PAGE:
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Inner Lives of Deaf Children Interviews and Analysis

Martha Sheridan

From Chapter Eight: "Lisa"

Everything was all set for our first visit to Lisa�s home. I called her mother earlier in the day to confirm our appointment. I arrived at Lisa�s house with my camcorder, tripod, felt markers, colored pencils, and paper. Lisa had been expecting us but did not accompany her mom to the door to greet us when we arrived. Lisa�s mother showed us to the dining room, where she thought we could most comfortably conduct our interview. Since Lisa had not joined us yet, her mom went to fetch her while we set up the equipment. Marilyn, the interpreter, could hear Lisa and her mother talking in the background, although she could not quite understand Lisa�s responses.

Lisa�s mother returned and explained that although she was encouraging her daughter to come in and meet us, Lisa was not quite ready to do so. She explained that Lisa was afraid of the camera and afraid to communicate with people she did not know because she was concerned they will not understand her. I explained that I had met Lisa a couple of years earlier at a theater workshop and wondered if Lisa might remember me from that. Her mother went back to again encourage Lisa to come join us, as Marilyn and I continued to set up the room.

When we had finished, we went with Lisa�s mother to meet Lisa. As we turned around a corner from the dining room into the hall, Lisa just as quickly disappeared behind the wall in the den. We waited to give her some time to come out from hiding by herself while her mom encouraged her. Then we started through the kitchen into the den, and she slipped behind the walls in the next room, peeking around only occasionally to get a glimpse of us. Lisa has large brown eyes and long, curly, auburn hair. She is of average height, and her tanned complexion and strong physique give the impression that she is an active summer athlete. Her mother invited us to be seated, thinking Lisa would warm up and come out to meet us. I explained that Lisa did not have to do the interview if she didn�t want to, but her mother decided to give it some more effort, thinking that Lisa just needed a little time to warm up.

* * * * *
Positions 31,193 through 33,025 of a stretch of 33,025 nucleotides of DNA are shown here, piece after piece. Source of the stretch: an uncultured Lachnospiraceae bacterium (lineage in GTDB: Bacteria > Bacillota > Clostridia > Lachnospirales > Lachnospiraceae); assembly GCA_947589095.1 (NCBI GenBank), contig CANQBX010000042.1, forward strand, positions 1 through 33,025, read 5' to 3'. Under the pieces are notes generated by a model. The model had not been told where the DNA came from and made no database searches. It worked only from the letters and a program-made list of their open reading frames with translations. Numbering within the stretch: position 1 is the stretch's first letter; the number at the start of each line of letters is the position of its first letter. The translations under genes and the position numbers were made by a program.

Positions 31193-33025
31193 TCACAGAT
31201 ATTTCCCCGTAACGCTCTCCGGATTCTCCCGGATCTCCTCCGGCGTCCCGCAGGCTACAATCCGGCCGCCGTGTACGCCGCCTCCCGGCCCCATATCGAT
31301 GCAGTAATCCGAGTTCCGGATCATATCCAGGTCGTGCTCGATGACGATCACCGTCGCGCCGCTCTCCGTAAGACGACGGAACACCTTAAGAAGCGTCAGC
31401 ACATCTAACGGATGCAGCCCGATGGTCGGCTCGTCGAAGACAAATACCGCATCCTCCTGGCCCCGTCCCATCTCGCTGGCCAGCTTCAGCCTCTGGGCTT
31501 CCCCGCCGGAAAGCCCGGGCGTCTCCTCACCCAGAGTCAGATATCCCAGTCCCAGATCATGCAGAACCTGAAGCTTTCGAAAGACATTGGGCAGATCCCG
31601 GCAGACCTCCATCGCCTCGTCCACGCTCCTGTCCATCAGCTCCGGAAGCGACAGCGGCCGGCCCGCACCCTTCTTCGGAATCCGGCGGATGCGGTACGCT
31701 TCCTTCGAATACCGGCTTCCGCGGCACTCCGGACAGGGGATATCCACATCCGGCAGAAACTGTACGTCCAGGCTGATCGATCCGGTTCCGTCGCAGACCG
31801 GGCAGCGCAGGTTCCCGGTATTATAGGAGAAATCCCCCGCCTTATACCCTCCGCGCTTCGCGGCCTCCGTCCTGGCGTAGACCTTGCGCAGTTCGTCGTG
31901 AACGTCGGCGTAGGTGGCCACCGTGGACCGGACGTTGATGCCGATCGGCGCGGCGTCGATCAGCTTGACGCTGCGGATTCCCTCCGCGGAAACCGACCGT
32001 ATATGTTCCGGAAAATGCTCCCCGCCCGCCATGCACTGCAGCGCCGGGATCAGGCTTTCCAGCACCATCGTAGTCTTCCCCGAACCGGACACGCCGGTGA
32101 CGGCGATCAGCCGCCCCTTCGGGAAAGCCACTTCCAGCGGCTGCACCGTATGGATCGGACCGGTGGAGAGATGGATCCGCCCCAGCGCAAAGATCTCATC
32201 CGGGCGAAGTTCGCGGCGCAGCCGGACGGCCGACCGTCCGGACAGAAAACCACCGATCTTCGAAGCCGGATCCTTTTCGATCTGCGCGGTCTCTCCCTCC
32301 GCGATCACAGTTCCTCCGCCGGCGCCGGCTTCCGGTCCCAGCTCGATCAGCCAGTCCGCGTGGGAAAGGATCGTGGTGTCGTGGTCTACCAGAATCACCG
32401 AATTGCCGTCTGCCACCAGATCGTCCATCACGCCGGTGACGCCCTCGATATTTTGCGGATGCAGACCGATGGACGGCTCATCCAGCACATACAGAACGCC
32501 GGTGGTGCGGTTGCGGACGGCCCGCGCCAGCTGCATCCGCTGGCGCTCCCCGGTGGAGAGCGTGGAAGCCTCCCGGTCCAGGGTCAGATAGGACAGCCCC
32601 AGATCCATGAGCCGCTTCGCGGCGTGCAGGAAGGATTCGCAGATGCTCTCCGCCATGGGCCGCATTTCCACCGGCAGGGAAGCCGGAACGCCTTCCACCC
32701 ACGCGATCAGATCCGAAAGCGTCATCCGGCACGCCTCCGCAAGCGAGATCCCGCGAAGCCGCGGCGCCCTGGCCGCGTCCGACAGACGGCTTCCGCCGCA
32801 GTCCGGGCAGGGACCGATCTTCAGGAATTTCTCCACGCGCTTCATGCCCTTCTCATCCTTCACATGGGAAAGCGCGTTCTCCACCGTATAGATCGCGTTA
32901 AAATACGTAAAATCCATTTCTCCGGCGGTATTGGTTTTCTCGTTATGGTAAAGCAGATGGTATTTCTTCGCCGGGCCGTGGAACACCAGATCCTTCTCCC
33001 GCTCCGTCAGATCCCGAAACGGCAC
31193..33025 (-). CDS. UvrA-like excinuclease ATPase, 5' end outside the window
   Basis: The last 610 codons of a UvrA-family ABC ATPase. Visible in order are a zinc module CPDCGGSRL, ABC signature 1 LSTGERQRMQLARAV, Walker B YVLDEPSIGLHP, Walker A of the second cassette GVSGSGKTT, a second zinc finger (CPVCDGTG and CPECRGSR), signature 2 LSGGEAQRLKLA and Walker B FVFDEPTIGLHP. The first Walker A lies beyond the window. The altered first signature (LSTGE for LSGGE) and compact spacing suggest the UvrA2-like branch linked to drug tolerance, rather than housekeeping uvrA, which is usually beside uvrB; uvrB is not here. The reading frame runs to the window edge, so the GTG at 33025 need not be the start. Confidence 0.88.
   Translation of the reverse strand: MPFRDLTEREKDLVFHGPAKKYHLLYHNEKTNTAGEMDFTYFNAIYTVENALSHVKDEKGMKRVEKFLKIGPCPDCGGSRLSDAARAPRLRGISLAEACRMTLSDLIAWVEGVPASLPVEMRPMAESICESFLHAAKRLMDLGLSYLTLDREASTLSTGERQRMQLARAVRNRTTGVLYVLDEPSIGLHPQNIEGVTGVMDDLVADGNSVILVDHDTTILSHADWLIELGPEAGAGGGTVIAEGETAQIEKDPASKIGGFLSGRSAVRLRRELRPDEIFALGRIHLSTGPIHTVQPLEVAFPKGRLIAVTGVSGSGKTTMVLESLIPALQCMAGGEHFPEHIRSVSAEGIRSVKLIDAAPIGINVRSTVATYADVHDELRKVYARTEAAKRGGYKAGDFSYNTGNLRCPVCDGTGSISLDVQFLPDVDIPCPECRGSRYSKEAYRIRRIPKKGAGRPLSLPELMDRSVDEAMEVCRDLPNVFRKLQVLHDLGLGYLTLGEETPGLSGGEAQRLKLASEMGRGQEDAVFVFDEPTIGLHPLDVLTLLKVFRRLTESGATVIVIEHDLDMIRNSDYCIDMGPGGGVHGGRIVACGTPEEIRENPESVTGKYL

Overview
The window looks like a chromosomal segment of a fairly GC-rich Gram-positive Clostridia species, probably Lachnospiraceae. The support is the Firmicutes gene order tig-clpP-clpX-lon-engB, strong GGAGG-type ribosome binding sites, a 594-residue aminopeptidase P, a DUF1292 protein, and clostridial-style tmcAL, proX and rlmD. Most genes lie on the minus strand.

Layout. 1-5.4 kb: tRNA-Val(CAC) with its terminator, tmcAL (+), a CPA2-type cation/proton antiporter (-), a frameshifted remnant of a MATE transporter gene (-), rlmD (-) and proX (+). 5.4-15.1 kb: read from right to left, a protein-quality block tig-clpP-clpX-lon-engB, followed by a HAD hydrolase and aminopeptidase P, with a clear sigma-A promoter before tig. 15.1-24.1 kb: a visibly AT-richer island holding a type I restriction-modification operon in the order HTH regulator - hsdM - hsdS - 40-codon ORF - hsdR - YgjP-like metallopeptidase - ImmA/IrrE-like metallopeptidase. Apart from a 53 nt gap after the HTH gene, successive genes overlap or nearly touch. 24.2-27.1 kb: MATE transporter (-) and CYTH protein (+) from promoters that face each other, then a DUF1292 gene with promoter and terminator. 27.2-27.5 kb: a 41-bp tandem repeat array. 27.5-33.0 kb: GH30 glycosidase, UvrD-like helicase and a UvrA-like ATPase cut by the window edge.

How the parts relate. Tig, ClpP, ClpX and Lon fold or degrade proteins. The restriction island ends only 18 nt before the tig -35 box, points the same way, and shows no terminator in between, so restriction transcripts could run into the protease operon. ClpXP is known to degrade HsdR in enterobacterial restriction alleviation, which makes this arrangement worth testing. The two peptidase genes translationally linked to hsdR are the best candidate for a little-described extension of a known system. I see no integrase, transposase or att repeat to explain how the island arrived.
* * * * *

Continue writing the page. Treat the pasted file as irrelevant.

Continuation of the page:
Lisa was profoundly deaf at birth from an unknown cause. At the time of the study, she was ten years old, was mainstreamed in a public school total communication program, and had Signed English skills. She later transferred to an oral-only program. Although Lisa�s family communicated orally with her, the mother shared with us that Lisa needed more help with her speech. She has no additional disabilities. Lisa�s mother and father and two sisters are hearing.

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